Subject: I have found a CD that I think you would enjoy
Lady Sings Jazz & Blues: Stolen Moments
Genres: Dance & Electronic, Pop, R&B
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An Underrated Ross Treasure
Todd J. Brandt | New York, NY United States | 03/28/2002
(4 out of 5 stars)
"Diana Ross has, in the course of her four-decades-long career, tackled nearly every possible musical genre: pop, soul, rock, disco, country, Broadway; she's even performed with operatic superstars Placido Domingo and Jose Carreras. Of course, she very famously delved into the world of jazz and blues with her Oscar-nominated turn as Billie Holiday in the 1972 biopic, "Lady Sings the Blues."To commemorate the twentieth anniversary year of that historic film, Ross assembled a stellar group of jazz greats, past and present, to accompany her in a one-night-only concert at The Ritz jazz nightclub in New York. The results are immensely pleasing.Ross is certainly not an improvisational jazz artist a la Betty Carter, nor is she as deeply invested in a song as was Billie Holiday; but she clearly has a love and appreciation for the material at hand, as well as her famously flexible, delicately beautiful voice--which is supple enough to bend to most any demands.Not too surprisingly, Ross fares best with the torch songs and ballads on this set. Her sense of swing is a bit simplistic, rendering such tunes as "What a Little Moonlight Can Do" and "Mean to Me" as cute, and little more. Of the uptempo numbers, a sweetly swinging "There's a Small Hotel" and a surprisingly personal "T'ain't Nobody's Bizness if I Do" fare the best."Lover Man," "Don't Explain," "The Man I Love" and "Little Girl Blue" are exemplary performances, particularly the latter--with Ross sounding as gorgeously pure and clear as on her 1973 studio recording for the "Touch Me in the Morning" LP. "Good Morning Heartache" and "God Bless the Child" are also given sensitive treatments, with Ross' vocalese comparing favorably to her own "Lady Sings the Blues" soundtrack recordings.The unquestioned highlights, however, are a knockout rendition of "You've Changed," which will break your heart, and an absolutely spine-tingling "Strange Fruit." Anyone who has ever dismissed Ross as a lightweight pop artist is directed immediately to this chilling, stunning performance. The sound is uniformly crisp, clear and wonderfully mastered. The crack jazz talent backing Ross has ample room to show off their chops, and they accompany the star very well and very respectfully. Ross, who has been criticized for being perhaps a very self-absorbed performer, is clearly delighted to be sharing the stage with these men. One particularly happy reunion is that of Ross with her former musical director, Gil Askey, who helmed such important milestones in her career as "The Supremes Sing Rodgers & Hart" (1967), "Lady Sings the Blues" (1972) and accompanied the lady onstage through her legendary, Tony-winning "Evening with Diana Ross" tour (1976).At around the same time as this concert, Ross apparently recorded a studio album of Harold Arlen standards (the DVD edition includes what may be a preview, in the form of Arlen's "Let's Fall in Love"--the one song in the set that Ross had never recorded or performed in any other setting before). It remains locked in the vaults. With the inspired performances of much of the material here, the mouth waters at the thought of Ross torching her way through "The Man That Got Away," "Come Rain or Come Shine," et al. Motown, are you listening?"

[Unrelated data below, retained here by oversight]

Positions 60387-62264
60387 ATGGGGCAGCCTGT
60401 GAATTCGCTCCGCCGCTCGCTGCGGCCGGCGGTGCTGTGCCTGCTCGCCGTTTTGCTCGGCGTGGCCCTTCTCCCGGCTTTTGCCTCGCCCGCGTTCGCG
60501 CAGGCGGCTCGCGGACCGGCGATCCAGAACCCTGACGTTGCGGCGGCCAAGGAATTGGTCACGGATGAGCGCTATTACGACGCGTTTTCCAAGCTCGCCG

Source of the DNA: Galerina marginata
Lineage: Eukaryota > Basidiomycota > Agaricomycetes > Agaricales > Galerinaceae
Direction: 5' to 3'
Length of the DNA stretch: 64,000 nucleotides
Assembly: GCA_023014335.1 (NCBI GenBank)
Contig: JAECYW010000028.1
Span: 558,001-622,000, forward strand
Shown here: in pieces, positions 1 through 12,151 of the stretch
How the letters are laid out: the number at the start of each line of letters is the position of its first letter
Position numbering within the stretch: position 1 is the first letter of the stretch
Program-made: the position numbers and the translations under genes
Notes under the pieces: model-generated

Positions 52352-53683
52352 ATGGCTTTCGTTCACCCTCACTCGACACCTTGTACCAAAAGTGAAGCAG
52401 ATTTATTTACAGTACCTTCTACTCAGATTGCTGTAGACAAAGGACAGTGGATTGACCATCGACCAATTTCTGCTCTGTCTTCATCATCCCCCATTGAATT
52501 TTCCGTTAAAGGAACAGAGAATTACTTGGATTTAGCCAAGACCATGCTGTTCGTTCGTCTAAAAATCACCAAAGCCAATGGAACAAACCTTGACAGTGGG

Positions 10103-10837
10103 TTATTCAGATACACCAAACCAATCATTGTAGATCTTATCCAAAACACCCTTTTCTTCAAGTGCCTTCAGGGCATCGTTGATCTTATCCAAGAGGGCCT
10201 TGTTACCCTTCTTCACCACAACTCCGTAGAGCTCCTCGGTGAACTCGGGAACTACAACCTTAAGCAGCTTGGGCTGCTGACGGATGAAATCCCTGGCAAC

Chasing Natalie Cole
uhhmone | St. Louis,, Mo. & Harlem USA | 08/21/2002
(5 out of 5 stars)
"I waited until 2002 to pick this up because I guessed Ms. Ross was jealous of Natalie Cole's Grammy winning jazz performanc. (I have the remastered version) However, I could tell Ms. Ross really enjoyed doing this live performance and I give it 5 stars because the technical recording is stellar. Otherwise Ross brings a delightfully dainty mood to these selected Billy Holliday tunes. Curiously the CD follows Holliday history. The arrangements are oddly melodic as if they took on Ross'light approach to each song. It took a lot of nerve to push up on "Strange Fruit" with little to no initial acompaniment, but she pulls it off with grace and magnificence; and, I agree Ross is not Billie (who is???) but she is definitely the Boss. This musical project was very well done with Roy Hargrove et al in her band blazing away. I think the arranger, Gil Askey, and the engineers deserve much credit because this is a splendid effort. You may not like Diana Ross but denying her talent as a singer (this was really beautiful) and, and, and as a producer will no longer sit with me without an argument. Being an avant garde jazz fan that last line sounds strange, even to me!!!"
Little Girl Blue Captured Live In New York City
Kristian Björn | Hellerup, Copenhagen - Denmark | 11/16/2003
(5 out of 5 stars)
""Diana Ross is a fine singer. All you have to do is listen to her Billie Holiday stuff! It's marvellous!" (Marvin Gaye).
With time - two decades after the film - these songs have matured wonderfully in Diana's voice and touching reading. The concept is like good wine - it just gets better with time.
She is still the greatest and most prominent performer of Holiday's songs and the Lady Sings the Blues segment remains an emotionally and artistic highlight in any concert she does. However, this is a rare chance to hear all the songs performed and recorded exclusively in a one-night-only concert at The Reds nightclub in New York City. The songs are really comfortable in N.Y. and they are certainly comfortable with Miss Ross and her great band. This is a fine and very wholesome CD - highly recommanded to any fan of Diana Ross and Jazz/Blues/Standards."